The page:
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The Christian Hebraism of John Donne

Written with the Fingers of Man's Hand

By Chanita Goodblatt

Publication Year: 2010

The complex relationship between the nation, Church of England, and the Jews reached an important culmination during the Reformation as Christian scholars became more and more interested in Hebrew language and the Jewish roots of European civilization. Christian Hebraism’s influence spread as a central focus in theology and politics, spurring the Geneva (1560) and the King James (1611) Bibles in particular. Within this context, Chanita Goodblatt reorients John Donne, one of the most prominent preachers and writers of the time, as a Christian Hebraist and examines the exegetical strategies and language in Donne’s psalms and sermons.

While Donne shows only a basic grasp of the Hebrew language, his sermons reveal the many semantic nuances taken from Latin and vernacular translations of Jewish biblical scholarship. Goodblatt lays out the intellectual context of Donne’s work and ties specific lexical, rhetorical, and thematic strategies to Hebrew traditions. Donne’s work weaves a web of intertextual complexities that highlight the interaction of Christian and Jewish scholarship that influenced the theological and political views of the time period. In addition, Donne’s reinterpretation of the Bible based on Jewish exegesis ultimately adds to an understanding of Christian Hebraism and establishes the Church of England as the inheritor of the Jewish tradition.

This study focuses on Donne’s sermons preached on the Psalms. Organized both generically and thematically, corresponding reproductions of the Hebrew Rabbinic (1525) and the Geneva Bible preface each chapter and allow the reader, regardless of specialization, to follow Goodblatt’s critical analyses.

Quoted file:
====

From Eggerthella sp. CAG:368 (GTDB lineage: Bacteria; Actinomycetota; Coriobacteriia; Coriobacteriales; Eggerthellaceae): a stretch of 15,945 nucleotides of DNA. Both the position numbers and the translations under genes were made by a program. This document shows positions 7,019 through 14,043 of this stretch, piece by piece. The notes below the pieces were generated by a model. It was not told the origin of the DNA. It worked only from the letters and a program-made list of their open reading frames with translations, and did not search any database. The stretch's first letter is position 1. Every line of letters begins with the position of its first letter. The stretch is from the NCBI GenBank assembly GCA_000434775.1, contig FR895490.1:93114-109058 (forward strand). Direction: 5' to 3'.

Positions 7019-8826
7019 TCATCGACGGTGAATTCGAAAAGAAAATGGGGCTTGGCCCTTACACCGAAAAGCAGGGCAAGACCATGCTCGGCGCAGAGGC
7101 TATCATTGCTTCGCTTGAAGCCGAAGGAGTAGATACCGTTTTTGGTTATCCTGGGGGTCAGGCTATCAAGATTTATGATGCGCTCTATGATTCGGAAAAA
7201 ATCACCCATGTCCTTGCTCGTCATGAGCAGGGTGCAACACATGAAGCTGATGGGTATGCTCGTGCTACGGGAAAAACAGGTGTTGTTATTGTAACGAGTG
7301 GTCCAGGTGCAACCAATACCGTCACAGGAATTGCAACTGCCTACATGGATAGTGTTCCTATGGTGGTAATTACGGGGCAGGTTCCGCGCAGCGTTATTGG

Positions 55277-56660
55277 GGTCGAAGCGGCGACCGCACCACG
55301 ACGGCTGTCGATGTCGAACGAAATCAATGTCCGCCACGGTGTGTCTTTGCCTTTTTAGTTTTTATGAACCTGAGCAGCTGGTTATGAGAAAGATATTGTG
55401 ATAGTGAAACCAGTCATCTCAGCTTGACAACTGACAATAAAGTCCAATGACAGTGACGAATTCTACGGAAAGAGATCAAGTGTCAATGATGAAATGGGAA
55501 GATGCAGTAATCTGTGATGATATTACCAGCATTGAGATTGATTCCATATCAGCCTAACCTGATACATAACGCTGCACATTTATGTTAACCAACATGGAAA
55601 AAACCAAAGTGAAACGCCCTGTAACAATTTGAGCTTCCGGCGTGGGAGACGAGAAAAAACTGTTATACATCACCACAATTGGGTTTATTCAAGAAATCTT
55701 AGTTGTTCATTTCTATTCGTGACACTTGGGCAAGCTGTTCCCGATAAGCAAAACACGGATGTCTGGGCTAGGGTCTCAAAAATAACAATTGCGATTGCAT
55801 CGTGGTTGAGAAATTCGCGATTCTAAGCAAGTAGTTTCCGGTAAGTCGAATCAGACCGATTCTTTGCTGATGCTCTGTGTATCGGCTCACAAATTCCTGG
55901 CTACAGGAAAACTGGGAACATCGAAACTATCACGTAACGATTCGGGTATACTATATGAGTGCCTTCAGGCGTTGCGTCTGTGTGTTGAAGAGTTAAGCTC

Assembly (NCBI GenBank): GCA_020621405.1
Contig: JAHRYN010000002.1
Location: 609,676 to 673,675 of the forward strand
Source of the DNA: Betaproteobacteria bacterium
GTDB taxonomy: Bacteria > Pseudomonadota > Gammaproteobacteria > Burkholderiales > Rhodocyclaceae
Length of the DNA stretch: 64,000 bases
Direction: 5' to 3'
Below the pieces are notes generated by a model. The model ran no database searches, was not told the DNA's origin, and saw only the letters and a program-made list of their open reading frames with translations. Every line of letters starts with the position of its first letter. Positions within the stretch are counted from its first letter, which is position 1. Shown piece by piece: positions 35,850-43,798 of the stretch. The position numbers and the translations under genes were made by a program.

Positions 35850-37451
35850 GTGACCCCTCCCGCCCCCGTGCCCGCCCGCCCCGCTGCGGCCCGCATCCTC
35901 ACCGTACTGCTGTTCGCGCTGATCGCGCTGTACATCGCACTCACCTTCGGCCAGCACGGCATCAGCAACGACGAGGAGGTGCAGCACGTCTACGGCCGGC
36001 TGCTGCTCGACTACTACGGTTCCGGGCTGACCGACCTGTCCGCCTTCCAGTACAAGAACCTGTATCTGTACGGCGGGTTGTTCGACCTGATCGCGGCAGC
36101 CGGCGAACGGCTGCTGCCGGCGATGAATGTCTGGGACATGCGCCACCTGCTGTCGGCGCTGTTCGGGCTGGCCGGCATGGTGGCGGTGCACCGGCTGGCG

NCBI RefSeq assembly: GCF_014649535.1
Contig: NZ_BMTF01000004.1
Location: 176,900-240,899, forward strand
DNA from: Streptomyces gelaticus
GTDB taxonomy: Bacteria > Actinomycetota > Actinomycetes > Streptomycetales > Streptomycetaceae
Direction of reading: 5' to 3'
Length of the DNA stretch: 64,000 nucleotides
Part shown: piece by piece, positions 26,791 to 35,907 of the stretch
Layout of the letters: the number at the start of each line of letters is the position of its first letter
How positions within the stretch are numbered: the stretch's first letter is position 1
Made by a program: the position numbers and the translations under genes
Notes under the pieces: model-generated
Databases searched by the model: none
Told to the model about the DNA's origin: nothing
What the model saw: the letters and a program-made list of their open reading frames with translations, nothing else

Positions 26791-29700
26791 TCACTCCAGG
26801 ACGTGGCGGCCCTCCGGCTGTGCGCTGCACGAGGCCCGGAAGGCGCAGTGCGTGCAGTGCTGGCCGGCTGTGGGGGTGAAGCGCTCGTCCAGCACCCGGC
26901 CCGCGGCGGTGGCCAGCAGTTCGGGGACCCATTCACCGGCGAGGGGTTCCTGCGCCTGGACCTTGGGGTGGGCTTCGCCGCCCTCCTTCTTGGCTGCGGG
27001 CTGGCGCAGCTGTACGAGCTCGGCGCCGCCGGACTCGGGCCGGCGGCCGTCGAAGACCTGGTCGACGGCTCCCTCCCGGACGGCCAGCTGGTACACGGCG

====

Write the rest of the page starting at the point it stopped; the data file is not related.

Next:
Published by: Duquesne University Press


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Title Page, Copyright, Dedication

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p. vii

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pp. viii-x

Research for this book was supported by the following sources: a grant from the Office of the Dean, Faculty of Humanities & Social Sciences, Ben-Gurion University in 1998; a fellowship from the Center for Advanced Judaic Studies (CAJS) at the University of Pennsylvania in January–February 2000; two grants from the Israel Science Foundation (grants no. 846/02 and 1538/04) in...

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pp. xi-xii

The present discussion of the commentaries written by the medieval Jewish exegetes Rashi, Ibn Ezra, and Kimhi is based upon the original Hebrew texts, whenever possible taken from the 1525 Biblia Rabbinica (cited by volume and page numbers). For translations of these commentaries, I have either produced my own...

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pp. 1-10

The second part of this book’s title is cited from Donne’s 1621 Lenten sermon, preached on February 16 before King James at Whitehall. Donne turns to the Book of Daniel in order to substantiate his argument about the integrity and authority of the biblical text as “a sufficient Instruction to Timothy” (Sermons...

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ONE. Christian HebraismSources and Strategies